Some of my students are looking at Sam Mendes’ American Beauty and Arthur Miller’s Death of a Salesman as part a unit on The American Dream. In an essay I marked on the texts last week, the student was having trouble explaining the meaning of the dominant symbols of Mendes’ film- the rose petals and the plastic bag. The rose petals seem obvious, but what of the plastic bag? It’s tempting, but important not to, ignore the latter – when explored together with the petals, the symbol offers compelling insight into the relationship between an individual and society.
For those who have seen the film, the rose petals first appear as we are introduced to Mena Suvari’s character Angela Hayes, Lester’s object of obsession. They fly out of her cheerleader’s jacket and leave Lester delirious on the bleachers. They reappear in several dream sequences – showering Lester’s face and filling the bathtub Lester finds her in.
At first glance they obviously represent beauty, or the perceived beauty of Angela. But this isn’t enough to understand what the film has to say about the nuances of beauty – to engage with the film’s representation of beauty fully, the rose petals need to be considered along with the Ricky’s plastic bag.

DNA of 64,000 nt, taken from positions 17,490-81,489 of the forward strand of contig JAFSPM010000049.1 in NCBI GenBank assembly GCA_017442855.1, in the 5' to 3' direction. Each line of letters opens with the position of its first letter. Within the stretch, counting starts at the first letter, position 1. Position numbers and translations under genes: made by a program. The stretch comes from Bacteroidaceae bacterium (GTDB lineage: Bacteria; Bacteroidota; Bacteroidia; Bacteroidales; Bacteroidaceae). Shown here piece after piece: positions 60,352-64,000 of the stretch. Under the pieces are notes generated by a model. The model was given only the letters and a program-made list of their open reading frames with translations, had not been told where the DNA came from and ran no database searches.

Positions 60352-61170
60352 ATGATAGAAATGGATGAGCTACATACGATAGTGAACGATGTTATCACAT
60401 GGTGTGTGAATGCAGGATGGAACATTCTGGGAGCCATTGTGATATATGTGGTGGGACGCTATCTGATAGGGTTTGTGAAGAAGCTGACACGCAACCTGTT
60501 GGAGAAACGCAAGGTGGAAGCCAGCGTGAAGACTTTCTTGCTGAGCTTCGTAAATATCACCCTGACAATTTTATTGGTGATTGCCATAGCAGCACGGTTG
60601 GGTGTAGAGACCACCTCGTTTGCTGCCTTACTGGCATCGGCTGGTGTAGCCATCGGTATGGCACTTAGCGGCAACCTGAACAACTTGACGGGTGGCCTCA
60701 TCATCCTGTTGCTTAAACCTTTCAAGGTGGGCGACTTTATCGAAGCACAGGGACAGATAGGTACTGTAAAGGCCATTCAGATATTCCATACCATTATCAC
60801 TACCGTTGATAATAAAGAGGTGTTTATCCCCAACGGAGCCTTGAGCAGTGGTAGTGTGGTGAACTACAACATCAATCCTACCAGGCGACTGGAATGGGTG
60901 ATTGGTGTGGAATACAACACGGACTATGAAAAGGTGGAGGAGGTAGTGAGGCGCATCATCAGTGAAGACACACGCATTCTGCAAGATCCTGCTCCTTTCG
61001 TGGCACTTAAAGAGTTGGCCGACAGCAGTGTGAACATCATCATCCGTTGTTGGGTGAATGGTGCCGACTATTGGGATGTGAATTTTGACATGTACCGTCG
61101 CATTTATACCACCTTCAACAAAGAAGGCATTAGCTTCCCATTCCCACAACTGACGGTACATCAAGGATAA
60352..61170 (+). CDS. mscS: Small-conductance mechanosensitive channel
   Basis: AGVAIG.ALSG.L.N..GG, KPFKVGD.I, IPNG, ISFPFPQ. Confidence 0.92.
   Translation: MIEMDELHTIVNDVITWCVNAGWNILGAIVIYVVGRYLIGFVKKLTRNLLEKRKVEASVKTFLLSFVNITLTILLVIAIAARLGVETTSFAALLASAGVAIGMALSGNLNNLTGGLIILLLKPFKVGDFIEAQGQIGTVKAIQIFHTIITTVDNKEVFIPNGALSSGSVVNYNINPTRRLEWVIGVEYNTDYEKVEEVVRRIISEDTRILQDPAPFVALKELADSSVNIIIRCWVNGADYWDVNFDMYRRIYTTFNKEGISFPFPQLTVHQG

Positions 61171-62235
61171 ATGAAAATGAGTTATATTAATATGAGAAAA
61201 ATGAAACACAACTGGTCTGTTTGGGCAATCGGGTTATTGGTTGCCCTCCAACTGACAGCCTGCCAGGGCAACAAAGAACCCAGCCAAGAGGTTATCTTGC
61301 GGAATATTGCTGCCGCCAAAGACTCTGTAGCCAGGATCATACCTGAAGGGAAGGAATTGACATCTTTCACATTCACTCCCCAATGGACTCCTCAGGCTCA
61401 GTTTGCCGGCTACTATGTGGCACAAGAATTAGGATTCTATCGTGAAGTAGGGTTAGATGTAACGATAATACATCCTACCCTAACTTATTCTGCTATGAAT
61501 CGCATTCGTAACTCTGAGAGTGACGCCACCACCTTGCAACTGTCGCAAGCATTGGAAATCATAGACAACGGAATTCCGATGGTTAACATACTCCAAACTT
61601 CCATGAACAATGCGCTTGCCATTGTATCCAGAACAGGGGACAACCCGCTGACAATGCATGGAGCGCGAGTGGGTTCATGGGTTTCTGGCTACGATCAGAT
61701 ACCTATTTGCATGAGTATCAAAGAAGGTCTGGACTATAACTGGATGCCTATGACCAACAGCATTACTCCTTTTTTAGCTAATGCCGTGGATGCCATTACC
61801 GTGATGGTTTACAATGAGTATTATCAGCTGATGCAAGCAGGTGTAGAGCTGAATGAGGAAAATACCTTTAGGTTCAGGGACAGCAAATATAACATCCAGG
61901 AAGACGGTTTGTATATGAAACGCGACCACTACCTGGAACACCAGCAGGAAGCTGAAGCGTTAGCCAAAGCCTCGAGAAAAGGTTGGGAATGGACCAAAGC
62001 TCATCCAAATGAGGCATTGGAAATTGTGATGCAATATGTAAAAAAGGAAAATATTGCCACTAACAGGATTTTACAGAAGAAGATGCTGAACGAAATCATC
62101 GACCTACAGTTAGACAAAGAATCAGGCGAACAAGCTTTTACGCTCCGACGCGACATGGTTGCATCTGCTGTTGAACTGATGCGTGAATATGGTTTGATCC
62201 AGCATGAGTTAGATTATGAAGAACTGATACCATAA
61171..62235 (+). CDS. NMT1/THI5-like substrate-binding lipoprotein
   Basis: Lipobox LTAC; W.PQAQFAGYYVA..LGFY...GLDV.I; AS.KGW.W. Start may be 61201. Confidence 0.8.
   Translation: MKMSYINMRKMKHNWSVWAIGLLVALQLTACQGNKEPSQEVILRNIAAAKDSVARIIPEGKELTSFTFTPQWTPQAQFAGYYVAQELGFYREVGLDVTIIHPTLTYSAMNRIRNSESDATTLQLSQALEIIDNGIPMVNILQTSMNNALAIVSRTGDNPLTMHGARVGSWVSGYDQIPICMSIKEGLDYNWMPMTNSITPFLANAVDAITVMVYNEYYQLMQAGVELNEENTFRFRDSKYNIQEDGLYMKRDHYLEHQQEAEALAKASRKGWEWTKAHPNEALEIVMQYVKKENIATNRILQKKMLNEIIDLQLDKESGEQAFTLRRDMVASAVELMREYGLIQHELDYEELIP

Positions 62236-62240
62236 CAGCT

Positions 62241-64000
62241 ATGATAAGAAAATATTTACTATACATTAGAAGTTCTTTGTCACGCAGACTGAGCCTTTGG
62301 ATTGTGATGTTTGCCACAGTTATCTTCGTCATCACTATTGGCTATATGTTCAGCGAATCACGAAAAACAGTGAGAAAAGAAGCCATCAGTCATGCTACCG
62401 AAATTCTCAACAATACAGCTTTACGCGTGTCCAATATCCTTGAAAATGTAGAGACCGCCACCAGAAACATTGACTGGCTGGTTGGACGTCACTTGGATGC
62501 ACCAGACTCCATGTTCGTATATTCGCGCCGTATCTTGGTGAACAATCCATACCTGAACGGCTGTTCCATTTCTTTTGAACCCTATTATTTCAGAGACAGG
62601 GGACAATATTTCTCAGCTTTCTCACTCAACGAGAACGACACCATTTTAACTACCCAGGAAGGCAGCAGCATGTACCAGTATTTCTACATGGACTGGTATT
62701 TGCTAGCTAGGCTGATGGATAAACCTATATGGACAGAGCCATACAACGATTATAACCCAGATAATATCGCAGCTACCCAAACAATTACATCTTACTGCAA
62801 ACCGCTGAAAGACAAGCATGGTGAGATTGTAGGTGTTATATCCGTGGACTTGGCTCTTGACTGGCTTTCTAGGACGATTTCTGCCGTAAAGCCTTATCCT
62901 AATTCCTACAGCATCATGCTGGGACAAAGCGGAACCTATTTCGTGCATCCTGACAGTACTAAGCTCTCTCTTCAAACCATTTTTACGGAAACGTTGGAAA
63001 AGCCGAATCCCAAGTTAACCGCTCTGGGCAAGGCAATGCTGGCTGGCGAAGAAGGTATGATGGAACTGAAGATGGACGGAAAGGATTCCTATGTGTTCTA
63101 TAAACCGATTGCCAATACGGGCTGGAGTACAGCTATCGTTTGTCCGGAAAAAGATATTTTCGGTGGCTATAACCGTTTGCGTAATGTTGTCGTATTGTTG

Ricky films everything an ordinary person would find banal – he tells Jane that the most beautiful thing he has ever filmed is a plastic bag swirling in the breeze. The plastic bag, when considered in juxtaposition with the rose petals reveals two faces of the titular theme. The petals represent a false, socially ingrained image of beauty. Its seductive power is reinforced by the way that the petals fly out and fill the shot, clouding both Lester’s and the viewer’s vision. The plastic bag and its perceived beauty presents a stark contrast to Lester and Carolyn’s notions of beauty (in the form of conventionally attractive women, elegant homes and perfectly trimmed lawns) Ricky, in believing the bag to be beautiful, relies entirely on his own intuitions of what is valuable rather than depending on society to tell him what is worthy of pursuit.
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